Lucky Diaz and the Family Jam Band return next Tuesday with the group’s third full length studio release. Lishy Lou and Lucky Too! The L.A. based five-piece’s new album comes only months after the release of its first ever EP, fantastico! It is yet another fun and original release from Lucky and company. Even more, it serves as more proof of what makes children’s albums just as viable as “grown-up” albums if not more so. That is primarily because much like so many other children’s acts, the band has managed to come up with a new sound on each of its albums so far. Even its sole EP bears a style and sound different from its previous pair of full length releases. It has continued that tradition with this album, too opting for something unlike any other children’s or grown-up act.
Lishy Lou and Lucky Too! Is nothing like fantastico! or its previous full length releases. This time, the band takes listeners of all ages way back in time. It goes back to the golden days of broadcasting when radio was the only means of broadcast entertainment for audiences. It does this with its own family friendly “radio comedy.” For those that perhaps might not know, the days of radio broadcasting “saw” some of the greatest ever programming make its debut. And the “show” put on by Lucky Diaz and the Family Jam Band is just as entertaining as any original family friendly radio show put on during that great era. It might be a bit of a stretch, but the closest comparison that can be made in this era is perhaps to that of PRI’s (Public Radio International) “A Prairie Home Companion.” Those that are familiar with that landmark radio show are welcome to debate that comparison. That’s just the view of this critic. Perhaps for those that are not so familiar with the work of Garrison Keillor and company, maybe this review will be the catalyst to get said individuals interested not just in this new album, but also in “A Prairie Home Companion” and other public radio programs.
The overall presentation of Lishy Lou and Lucky Too! is wonderful fun for the entire family. The jokes are groaners, obviously. That’s not a bad thing. Any grownup that allows themselves to do so will find them such groaners that they’ll laugh at them, much like those told by Svengoolie’s rubber chicken friend, Kerwyn (BERWYN!). Any Me-TV fans will get that reference. The jokes aren’t all that audiences will appreciate in this new record. The introduction of new characters Pockets, Time Travelling Tina, Milt, Alistair, and Chantal is a great touch to the record. New friend Pockets is a wonderful throwback to the late great Harpo Marx. He only talks through sound. And his skits are among the funniest on the entire album. Parents and children alike will love how he gets tricked into introducing a song all about him after having just gotten into a little argument with Alistair. It would be a surprise if this moment doesn’t leave listeners of all ages laughing to some extent.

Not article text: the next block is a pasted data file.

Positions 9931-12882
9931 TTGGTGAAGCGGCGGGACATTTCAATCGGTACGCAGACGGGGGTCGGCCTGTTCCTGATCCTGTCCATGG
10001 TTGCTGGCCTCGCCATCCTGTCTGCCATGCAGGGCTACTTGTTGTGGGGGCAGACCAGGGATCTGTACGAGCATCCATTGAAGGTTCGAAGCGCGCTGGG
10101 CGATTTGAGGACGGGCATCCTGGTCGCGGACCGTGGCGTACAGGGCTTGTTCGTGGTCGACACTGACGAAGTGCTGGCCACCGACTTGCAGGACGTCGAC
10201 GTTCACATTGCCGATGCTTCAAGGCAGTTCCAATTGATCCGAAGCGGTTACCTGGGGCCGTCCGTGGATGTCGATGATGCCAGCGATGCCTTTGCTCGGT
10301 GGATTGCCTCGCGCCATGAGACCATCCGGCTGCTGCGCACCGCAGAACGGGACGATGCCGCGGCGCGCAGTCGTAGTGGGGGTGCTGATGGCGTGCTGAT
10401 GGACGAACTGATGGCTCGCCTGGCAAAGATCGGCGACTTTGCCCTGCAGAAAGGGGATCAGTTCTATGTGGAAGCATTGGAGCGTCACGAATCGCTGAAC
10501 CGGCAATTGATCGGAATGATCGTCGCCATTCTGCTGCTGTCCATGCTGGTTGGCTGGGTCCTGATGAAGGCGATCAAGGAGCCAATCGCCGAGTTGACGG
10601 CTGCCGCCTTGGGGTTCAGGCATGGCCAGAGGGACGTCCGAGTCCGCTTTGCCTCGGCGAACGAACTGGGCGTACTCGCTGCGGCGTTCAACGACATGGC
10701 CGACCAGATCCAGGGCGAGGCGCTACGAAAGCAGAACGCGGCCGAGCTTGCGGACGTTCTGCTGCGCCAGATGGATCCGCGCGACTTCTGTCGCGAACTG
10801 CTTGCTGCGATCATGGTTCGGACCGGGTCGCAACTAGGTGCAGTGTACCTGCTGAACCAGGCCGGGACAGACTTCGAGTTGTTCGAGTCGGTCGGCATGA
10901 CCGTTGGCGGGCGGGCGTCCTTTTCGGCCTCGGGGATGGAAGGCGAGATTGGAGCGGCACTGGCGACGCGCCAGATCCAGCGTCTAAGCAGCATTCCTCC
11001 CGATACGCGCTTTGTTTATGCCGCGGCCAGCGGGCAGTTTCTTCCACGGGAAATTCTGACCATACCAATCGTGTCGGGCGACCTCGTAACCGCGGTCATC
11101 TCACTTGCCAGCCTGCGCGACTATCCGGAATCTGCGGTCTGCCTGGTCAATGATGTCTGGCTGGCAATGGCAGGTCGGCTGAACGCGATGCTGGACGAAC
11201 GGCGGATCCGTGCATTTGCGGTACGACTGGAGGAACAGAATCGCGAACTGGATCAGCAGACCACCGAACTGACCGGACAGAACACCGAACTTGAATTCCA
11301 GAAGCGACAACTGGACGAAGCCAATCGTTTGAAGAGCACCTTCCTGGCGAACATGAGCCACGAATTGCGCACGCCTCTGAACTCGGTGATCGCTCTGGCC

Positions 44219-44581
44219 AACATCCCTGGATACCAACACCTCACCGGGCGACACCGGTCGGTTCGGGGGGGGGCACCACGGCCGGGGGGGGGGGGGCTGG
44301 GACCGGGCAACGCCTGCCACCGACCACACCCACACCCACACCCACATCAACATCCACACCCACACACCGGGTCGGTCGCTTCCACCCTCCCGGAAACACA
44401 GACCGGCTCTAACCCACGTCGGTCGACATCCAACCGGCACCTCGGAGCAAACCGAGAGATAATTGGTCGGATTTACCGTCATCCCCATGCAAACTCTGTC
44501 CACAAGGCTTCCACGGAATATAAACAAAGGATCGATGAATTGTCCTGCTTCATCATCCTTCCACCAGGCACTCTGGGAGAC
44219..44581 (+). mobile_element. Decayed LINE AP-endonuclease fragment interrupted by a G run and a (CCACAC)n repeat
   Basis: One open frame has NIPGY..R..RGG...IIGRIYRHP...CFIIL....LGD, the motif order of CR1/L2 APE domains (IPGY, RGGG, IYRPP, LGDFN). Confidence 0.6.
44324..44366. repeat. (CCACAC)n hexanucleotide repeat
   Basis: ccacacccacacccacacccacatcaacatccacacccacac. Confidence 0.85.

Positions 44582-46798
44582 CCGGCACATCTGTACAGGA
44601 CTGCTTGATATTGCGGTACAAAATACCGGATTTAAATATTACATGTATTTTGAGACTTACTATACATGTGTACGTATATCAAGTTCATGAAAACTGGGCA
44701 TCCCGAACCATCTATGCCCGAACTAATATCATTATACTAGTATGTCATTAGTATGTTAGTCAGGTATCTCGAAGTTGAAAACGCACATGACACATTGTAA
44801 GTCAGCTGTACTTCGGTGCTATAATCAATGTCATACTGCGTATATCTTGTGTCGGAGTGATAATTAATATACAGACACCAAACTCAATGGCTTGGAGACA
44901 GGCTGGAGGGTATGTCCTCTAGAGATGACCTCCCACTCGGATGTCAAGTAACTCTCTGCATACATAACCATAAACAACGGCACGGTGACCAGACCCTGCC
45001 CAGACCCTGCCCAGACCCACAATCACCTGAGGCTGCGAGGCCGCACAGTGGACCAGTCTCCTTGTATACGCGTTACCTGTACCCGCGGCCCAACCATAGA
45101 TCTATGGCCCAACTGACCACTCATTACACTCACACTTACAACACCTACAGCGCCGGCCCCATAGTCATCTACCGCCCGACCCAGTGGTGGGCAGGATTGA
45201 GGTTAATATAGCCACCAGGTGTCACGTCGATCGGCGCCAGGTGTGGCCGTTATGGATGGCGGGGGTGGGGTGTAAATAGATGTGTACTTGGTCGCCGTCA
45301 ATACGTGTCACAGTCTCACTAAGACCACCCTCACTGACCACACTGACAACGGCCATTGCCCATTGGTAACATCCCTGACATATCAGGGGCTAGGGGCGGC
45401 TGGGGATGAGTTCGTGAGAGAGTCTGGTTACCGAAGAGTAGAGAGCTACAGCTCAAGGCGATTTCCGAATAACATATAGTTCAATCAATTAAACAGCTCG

Lucky and company offer listeners of all ages so much enjoyment throughout the course of the band’s new album. It pays homage to old time radio with its overall presentation. This is wholly original and more than deserving of praise. It’s nice to see someone trying to develop a starting point to get today’s audiences interested in broadcasting’s golden era. This critic challenges anyone to find another act—children’s or otherwise—that has done what Lucky Diaz and company have done here. Of course for the homage paid to classic radio on this record, the band also pays tribute to the golden days of film, too. It does this through the inclusion of its own acoustic take on Meredith Wilson’s ‘Till There Was You.’ The gentle acoustic guitar set against the song’s vocals and the harmonica part will bring back fond memories of the Morton DaCosta directed 1962 classic, The Music Man. It is played with the same gentility as when it was sung between Marian (Shirley Jones) and Professor Hill (Robert Preston) as they stood on that bridge under the moonlight. For all of the funny moments offered to audiences throughout this record, this one moment stands out like a shining beacon unlike anything else included in its sequencing. And it makes the rest of the record that much better. For that matter, it makes one wonder what a full album of jazz covers would sound like form Lucky and company. Yes, that’s a hint to Lucky and company should they read this critic’s review.
Lishy Loud and Lucky Too! has so much heart and so much substance to listeners, as one should be able to tell at this point. Whether one is familiar with the band or not, this is still a solid record from beginning to end. Its skits are wholly entertaining. Its cover of a jazz classic adds even more heart to the album. And with any luck, because of the overall presentation, it could even serve as a starting point to get listeners of any age interested in classic radio and the history of radio entertainment in general. So much more could likely be noted of this album. But that would entail aimless rambling for days. Keeping that in mind, the album will be available next Tuesday, October 1st. It can be ordered direct from the band’s website at http://luckydiazmusic.com/merchandise/lishy-lou-and-lucky-too-by-lucky-diaz-and-the-family-jam-band. More information on this and all of the band’s albums is available online at http://luckydiazmusic.com, https://www.facebook.com/pages/Lucky-Diaz-and-the-Family-Jam-Band/182600891967, and http://twitter.com/Lucky_Diaz.
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